How To Get Faster At Cycling
Whether you are a sportive cyclist, a time trial rider, or a triathlete, it's always worth being able to get faster on the bike. Even as a recreational rider, if you want to ride some of the more prestigious public sportives like the Ride London 100, you'll need to be able to maintain a decent speed. Follow our tips to increase your speed and become a better cyclist.
1. Improve your power output
Training with pro duathlete Claire Steels shows us that a typical training session consisting of short, sharp efforts on a turbo trainer or Wattbike can help you develop your explosive power and therefore improve your speed.
It's also important to make sure you are pedalling efficiently. Imagine you are trying to scrape the ground when you pedal downwards and really pull the pedals back up using your hamstrings. Push through your glutes and focus on every rep to achieve optimum power output.
2. Get a bike fit
If you are riding a bike that doesn't fit you properly, you will struggle to achieve your maximum potential speed. Getting a bike fit will allow you to find your optimum riding position in order to achieve maximum power output while still being comfortable and aerodynamic. It will also mean that all of the adjustments on the bike will be right for you so that you can focus on performance while riding. Most bike stores will offer a comprehensive bike fit, although you may have to pay.
3. Shed those extra pounds
It may sound harsh, but carrying extra weight can really affect your cycling capabilities and prevent you from increasing your speed. Serious cyclists and competitive athletes will spend thousands on lightweight bikes made from advanced technological materials so as to keep the bike as light as possible. But what's the point in that if the rider is holding extra weight?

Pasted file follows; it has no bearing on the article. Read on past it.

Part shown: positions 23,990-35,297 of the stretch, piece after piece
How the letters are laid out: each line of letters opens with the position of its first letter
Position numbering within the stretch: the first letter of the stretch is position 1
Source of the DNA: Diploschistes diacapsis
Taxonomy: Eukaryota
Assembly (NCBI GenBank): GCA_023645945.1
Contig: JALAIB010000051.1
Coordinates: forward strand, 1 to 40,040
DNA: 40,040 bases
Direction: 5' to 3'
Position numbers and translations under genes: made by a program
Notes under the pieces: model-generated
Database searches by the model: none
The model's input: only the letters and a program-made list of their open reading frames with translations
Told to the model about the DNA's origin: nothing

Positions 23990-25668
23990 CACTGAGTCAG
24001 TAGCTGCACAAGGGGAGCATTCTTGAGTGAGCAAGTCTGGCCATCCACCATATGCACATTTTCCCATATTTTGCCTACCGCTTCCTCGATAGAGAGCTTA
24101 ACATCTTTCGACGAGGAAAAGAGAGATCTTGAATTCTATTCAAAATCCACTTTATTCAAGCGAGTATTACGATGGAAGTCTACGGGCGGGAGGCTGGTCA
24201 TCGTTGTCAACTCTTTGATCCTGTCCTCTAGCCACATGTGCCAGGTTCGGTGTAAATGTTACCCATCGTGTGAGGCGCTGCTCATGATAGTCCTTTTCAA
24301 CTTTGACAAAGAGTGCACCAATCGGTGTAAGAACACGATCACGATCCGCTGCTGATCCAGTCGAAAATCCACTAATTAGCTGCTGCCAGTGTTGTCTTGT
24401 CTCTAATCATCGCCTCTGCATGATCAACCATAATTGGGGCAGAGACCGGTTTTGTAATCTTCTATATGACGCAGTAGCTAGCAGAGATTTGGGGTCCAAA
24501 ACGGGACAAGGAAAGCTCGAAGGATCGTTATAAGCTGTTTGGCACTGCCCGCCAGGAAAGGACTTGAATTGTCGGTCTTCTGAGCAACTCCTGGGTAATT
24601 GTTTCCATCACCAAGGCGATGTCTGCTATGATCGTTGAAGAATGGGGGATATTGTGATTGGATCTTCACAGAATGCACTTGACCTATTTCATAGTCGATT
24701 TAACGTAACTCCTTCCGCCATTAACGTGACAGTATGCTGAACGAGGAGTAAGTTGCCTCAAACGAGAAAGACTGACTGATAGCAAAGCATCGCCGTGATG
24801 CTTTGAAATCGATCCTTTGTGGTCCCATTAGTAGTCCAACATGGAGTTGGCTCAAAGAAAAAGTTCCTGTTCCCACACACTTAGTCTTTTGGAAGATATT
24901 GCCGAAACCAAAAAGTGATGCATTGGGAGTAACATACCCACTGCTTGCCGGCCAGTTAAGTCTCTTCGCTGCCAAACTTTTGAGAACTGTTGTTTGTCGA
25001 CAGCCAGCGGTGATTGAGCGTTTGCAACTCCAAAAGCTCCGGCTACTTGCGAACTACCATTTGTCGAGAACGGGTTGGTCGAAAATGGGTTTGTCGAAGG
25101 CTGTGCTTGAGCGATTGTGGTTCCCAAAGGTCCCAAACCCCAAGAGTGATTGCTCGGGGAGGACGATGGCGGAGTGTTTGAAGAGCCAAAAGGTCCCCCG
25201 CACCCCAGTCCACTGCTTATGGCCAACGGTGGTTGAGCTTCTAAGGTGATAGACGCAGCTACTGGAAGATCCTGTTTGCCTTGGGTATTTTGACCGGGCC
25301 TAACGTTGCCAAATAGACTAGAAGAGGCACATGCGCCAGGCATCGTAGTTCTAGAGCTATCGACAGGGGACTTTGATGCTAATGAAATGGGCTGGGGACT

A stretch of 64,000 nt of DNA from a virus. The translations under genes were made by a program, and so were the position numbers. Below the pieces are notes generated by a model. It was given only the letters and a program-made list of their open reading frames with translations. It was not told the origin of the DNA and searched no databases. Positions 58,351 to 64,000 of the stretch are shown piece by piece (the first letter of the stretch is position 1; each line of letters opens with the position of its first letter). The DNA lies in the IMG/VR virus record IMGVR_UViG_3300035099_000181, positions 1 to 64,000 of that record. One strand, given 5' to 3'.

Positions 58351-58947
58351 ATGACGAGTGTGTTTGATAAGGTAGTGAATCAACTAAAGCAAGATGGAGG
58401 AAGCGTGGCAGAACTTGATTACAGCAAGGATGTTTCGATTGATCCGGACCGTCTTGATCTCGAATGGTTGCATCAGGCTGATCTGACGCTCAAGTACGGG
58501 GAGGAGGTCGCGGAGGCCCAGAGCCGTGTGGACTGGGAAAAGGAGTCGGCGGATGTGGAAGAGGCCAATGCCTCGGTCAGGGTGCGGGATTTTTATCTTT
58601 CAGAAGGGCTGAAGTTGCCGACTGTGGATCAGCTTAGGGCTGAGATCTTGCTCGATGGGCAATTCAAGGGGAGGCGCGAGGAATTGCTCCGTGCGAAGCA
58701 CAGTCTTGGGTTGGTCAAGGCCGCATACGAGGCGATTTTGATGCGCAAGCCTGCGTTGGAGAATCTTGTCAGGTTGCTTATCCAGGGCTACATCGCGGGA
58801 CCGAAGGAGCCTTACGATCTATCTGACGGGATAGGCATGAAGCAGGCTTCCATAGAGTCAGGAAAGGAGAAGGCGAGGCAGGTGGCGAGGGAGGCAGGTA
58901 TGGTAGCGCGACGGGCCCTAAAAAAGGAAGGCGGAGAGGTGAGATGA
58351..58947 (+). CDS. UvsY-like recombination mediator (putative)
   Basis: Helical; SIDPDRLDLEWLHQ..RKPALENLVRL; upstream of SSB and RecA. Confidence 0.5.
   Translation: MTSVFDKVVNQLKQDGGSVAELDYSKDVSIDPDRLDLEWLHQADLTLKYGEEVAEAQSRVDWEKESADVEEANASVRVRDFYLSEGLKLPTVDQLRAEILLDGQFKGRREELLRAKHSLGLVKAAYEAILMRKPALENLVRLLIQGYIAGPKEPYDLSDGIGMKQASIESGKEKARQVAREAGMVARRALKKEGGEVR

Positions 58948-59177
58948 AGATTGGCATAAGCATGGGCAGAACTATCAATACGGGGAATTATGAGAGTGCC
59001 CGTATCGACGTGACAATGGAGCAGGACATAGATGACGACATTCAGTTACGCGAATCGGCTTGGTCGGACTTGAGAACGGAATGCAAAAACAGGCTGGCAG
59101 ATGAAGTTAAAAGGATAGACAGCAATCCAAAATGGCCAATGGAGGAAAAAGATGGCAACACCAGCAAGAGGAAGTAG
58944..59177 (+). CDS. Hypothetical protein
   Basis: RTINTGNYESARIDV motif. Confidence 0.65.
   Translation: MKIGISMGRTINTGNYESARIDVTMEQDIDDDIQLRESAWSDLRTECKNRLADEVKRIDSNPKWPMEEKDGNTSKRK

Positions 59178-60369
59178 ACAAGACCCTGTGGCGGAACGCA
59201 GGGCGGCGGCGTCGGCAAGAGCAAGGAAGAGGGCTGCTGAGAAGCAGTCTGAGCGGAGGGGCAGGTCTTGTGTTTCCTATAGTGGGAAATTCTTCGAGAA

The important thing to remember is that you need to find the balance between losing weight while still improving performance. It sounds tough but it's definitely achievable.
4. Perfect your position
Advanced cyclists and triathletes will cycle in the 'aero' position on tri bars, which is also known as 'TT' position. This is not allowed in some cycling races and tends to be more for multi-sport races. However, even if you're not going to adopt the full aero position, you can still use your position to your advantage. Full race position will have your hands on the lower part of the handlebars with a rounded back and tight core. This is something that will take time to perfect and will require excellent core strength.
5. Improve your overall fitness with cross-training
It's easy to neglect your cross-training when you are a keen cyclist. Cross-training refers to the training you do outside of your main sport, in this case the riding, and includes things like gym workouts. Hit the gym and improve your overall cardiovascular fitness as well as strengthening your legs so that you can go the distance and get faster. Doing a good leg workout will help to improve the power output from your legs while things like running and circuit workouts will improve your lung capacity and VO2 max.